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To Polish Or Not To Polish!

This month, Matt Baines from Premiere Products looks at the future of floor treatment, and weighs up the pros and cons of polishing amid reports of declining sales.

As a business with close to 90 years experience in the manufacture of products for the cleaning industry, floor polishes have always been very close to our heart. Through detailed analysis we know that sales of floor polish have shown a shallow but undeniable decline in recent years. What’s interesting though is that the same analysis also reveals that sales of lower gloss products remain relatively low compared to their high gloss counterparts.

We can surmise then that those who continue to apply floor polish are mostly in favour of high gloss finishes. This being the case perhaps the question is not a matter of whether low gloss is preferred in favour of the high gloss finish, but rather is there any merit in applying a floor polish at all? “To polish or not to polish” if you will!

There is a widely held misconception regarding floor treatments that glossy floors are slippery and therefore a Health & Safety risk. However this is quite simply not true. Under ‘normal’ conditions, any floor polish should provide excellent levels of slip resistance. We at Premiere utilise an American method of slip resistance testing, referred to as the James Static Friction Test, and have a threshold written into our ISO 9001 quality control policy that all batches of manufactured floor polish must meet before they are bottled and released for sale.


Floors that are protected by the application of a floor polish require a considerably higher maintenance input than a floor that is left untreated. To a cleaning service provider this means more labour and therefore more cost. In the rush for proven productivity, the majority of cleaning service providers take up the option of not applying a protective polish to the floors on any given contract. The rationale here is that to do so would then necessitate the relatively labour heavy maintenance techniques of regular spray buffing and periodic spray cleaning with single disc rotary machines. The preferred route therefore tends to be that of leaving floors unprotected and simply cleaning regularly with scrubber dryers.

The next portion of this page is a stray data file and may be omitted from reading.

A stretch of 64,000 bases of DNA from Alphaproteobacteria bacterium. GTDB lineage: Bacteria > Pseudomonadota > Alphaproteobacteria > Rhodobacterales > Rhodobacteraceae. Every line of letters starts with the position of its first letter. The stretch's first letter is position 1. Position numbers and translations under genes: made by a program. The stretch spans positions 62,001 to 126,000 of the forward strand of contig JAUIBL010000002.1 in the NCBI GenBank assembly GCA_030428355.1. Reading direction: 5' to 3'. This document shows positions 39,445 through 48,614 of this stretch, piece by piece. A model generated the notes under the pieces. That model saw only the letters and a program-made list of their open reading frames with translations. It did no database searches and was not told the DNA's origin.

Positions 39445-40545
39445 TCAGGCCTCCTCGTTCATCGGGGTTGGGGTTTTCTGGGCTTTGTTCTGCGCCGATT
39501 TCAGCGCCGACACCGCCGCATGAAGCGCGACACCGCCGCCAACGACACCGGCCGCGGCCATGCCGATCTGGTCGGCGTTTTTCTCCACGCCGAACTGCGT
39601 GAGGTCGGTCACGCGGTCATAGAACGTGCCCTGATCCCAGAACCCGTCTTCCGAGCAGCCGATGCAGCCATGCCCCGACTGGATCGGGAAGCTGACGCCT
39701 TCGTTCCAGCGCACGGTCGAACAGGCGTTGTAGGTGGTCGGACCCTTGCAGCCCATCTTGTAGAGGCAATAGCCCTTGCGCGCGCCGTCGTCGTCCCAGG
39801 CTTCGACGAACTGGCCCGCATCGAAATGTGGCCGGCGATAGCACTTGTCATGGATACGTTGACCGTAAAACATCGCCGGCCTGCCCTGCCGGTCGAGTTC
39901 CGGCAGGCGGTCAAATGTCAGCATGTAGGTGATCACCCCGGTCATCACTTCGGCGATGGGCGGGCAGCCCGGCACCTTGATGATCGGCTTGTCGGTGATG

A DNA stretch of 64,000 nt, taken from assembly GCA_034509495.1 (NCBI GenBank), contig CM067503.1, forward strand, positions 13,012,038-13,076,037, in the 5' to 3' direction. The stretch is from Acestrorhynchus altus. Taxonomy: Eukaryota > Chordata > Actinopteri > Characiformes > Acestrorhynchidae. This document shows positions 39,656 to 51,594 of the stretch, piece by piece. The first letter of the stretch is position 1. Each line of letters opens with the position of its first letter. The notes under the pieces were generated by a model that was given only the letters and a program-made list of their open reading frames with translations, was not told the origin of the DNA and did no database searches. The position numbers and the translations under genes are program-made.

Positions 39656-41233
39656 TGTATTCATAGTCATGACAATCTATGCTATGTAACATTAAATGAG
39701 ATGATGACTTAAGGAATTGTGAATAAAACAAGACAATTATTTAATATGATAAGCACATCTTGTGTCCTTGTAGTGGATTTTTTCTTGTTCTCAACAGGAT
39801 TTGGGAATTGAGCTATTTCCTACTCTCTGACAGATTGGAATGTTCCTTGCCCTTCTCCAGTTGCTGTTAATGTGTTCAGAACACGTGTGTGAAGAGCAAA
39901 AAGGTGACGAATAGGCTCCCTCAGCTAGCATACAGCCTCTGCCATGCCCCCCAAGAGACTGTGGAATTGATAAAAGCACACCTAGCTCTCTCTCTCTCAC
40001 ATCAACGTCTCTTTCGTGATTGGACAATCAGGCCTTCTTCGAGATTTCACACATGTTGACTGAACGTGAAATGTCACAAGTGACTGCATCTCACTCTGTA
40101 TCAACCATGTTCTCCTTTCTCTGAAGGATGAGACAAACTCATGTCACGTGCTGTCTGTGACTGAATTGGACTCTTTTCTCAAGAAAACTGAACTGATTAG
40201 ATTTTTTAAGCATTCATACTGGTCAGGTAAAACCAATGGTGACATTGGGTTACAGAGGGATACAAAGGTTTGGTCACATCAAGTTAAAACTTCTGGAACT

Whilst this may appear to be a more affordable option in the short term, there are a number of occasions when the end result is actually more of a long term false economy than a reduction in life cycle cost. The life span of a standard commercial vinyl or linoleum floor can often be prematurely called to a close as a result of harsh cleaning techniques chosen on the basis that they deliver high levels of efficiency.

Future Considerations We cannot escape the fact that the technology used in the design and manufacture of floor coverings has evolved significantly since the ‘boom’ floor polish period of previous decades. Floors with PU coatings

and fully integrated PUR protection, available most commonly in vinyl, are now the frequent floor type of choice when commercial buildings are being newly built. The major benefits of purchasing and installing a floor with this level of protection are that it is guaranteed to remain in good condition for a prescribed period of time without the labour intensive stripping and reapplication works that are required with a floor polish based system of treatment and maintenance.

We should be more than prepared to welcome changes in technology that bring innovation whilst also recognising more traditional techniques that aid the protection and preservation of floor surfaces and prolong life expectancy. Not only would this deliver savings in building maintenance costs but would also be notably sounder from an environmental aspect.

We are prepared to accept that, at present, there seems to be a trend in favour of low gloss floors, but we would prefer to see cleaning service providers using satin finish floor polishes in order to protect their client’s floors with something substantial as opposed to leaving them naked to the ravages of foot traffic and aggressive cleaning methods.

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